Blood spattered fur, the scents stinging his nose as his claws tore through fabric and opened up the soft flesh of men. Mordred fled the fight. On four legs, Kay raced forward and swung out, his new claws catching at Mordred’s clothing, dragging him down. He rose up and came down hard, battering his prey with powerful blows until there was nothing left. Not breath. Not heartbeat.
In the astonished silence that followed, the men fled into the night with their master’s limp body and Kay retreated, lumbering back to his friend and lying beside him as he died.
A new day had begun without him, the sun already nearing its peak when Kay returned to his senses, his aching body curled against his lifeless companion. His amber had failed him and his friend. His prayers had gone unanswered by God as well as the magic of his Elder heritage.
Through tears, he saw armor and bodies scattered about the clearing while the stream chattered on its way. Grasses were trampled and uprooted, saplings cracked, and rocks painted with the blood and gore he’d created as both a knight and a bear.
He had become a mighty bear. He would never believe the tale had he not lived it. His bones burned from the change from man to beast and back again. Forcing himself upright, he donned the tattered remains of his clothes and gathered up his armor.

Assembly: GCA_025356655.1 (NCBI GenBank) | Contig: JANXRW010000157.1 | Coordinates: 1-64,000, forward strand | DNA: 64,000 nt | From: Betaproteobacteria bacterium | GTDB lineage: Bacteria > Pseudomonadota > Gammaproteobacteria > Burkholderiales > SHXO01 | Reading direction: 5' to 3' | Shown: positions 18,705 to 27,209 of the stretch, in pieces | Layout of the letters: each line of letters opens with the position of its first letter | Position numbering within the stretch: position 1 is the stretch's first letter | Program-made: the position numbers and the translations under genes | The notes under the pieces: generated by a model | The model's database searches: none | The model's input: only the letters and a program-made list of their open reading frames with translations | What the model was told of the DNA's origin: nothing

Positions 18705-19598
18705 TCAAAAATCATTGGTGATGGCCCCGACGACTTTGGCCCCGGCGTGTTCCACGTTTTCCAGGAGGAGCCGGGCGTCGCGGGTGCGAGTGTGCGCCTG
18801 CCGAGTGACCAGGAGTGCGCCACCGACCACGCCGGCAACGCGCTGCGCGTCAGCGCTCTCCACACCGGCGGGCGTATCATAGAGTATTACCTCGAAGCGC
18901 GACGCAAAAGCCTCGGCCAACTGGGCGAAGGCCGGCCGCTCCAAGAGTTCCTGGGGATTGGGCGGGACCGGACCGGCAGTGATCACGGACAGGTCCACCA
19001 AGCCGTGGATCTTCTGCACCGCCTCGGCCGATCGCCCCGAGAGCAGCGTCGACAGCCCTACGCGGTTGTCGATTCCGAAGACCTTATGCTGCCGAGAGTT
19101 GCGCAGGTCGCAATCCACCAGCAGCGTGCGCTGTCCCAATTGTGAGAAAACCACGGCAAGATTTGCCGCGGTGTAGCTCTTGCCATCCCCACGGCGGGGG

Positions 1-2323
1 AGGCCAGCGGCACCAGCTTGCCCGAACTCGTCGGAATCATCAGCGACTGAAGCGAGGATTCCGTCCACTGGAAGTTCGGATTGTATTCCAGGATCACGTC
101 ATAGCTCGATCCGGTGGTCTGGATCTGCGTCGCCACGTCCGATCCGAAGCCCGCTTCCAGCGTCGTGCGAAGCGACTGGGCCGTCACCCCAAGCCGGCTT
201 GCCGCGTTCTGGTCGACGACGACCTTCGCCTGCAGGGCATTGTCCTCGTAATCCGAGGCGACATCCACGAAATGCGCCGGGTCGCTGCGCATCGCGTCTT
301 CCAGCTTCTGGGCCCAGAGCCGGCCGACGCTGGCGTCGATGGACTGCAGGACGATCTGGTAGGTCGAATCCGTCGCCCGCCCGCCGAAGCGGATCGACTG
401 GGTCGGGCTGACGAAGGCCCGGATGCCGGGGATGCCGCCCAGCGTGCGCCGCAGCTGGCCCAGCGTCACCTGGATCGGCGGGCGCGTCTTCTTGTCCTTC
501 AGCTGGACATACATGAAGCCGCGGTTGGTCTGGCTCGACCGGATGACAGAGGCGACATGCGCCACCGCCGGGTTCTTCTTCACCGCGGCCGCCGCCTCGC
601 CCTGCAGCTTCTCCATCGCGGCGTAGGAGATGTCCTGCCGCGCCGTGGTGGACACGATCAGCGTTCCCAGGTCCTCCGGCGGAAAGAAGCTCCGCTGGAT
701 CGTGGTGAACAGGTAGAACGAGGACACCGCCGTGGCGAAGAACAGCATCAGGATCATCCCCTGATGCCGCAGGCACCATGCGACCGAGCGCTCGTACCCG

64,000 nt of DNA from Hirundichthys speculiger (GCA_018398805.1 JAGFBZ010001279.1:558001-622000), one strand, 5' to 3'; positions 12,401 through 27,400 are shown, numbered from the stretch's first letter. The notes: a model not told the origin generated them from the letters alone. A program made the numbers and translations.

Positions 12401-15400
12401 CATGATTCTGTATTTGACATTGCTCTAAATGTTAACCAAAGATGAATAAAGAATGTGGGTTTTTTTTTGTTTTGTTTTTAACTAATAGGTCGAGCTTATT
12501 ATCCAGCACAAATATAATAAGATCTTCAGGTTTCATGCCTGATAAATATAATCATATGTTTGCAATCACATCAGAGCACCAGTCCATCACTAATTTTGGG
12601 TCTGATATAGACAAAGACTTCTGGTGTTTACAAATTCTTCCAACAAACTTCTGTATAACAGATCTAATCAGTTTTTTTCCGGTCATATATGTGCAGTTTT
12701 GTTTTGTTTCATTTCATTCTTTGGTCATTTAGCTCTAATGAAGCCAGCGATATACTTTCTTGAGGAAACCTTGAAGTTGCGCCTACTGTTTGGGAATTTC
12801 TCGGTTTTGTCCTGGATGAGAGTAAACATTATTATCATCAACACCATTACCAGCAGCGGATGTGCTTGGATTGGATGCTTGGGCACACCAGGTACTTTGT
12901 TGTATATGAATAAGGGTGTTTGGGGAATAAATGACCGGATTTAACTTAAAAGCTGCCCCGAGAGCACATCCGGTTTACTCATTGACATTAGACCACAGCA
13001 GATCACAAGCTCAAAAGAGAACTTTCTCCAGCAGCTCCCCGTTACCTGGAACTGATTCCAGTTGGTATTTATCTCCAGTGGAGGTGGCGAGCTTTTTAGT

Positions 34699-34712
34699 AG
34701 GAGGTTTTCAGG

He walked by each body, only to discover Mordred’s remains were not among the debris. Kay tilted his head back and screamed at the sky in frustration. The man had been dead, was it so much to be granted the satisfaction of seeing the broken body with his own, human eyes?
At least he still held his piece of the amber, though it hadn’t helped his loyal friend in their time of greatest need. That alone stood as proof in his mind Mordred had been defeated. Alive, the terrible wretch would never have left without his prize.
His heart hollowed by grief, his head reeling from the impossibility that he’d vanquished what appeared to be at least five men and Mordred while in the shape of a bear, Kay set to the task of giving his bear, his truest companion, a fitting memorial before he made for Camelot by way of Avalon.
A young priestess, recently summoned to the sacred isle by the Lady of Avalon, waited behind the veil of mist and the cover of trees, too startled to move. One of the king’s knights, the tallest man she’d ever clapped eyes on, stood on the far side of the lake. Grief poured off him as water tumbled over a fall of rock. She did not need to hear his words to know he begged gods and goddesses for help, for peace.
Sitting quietly, she found herself unable to leave him while he railed and grieved on his side of the water. He fell to his knees, his sobs breaking her heart while the moon traveled through the night sky. What dreadful fate had created such sorrow? When the stars began to fade, winking out one by one, the knight tipped his face to the gray sky and gave a roar beyond the capability of any man.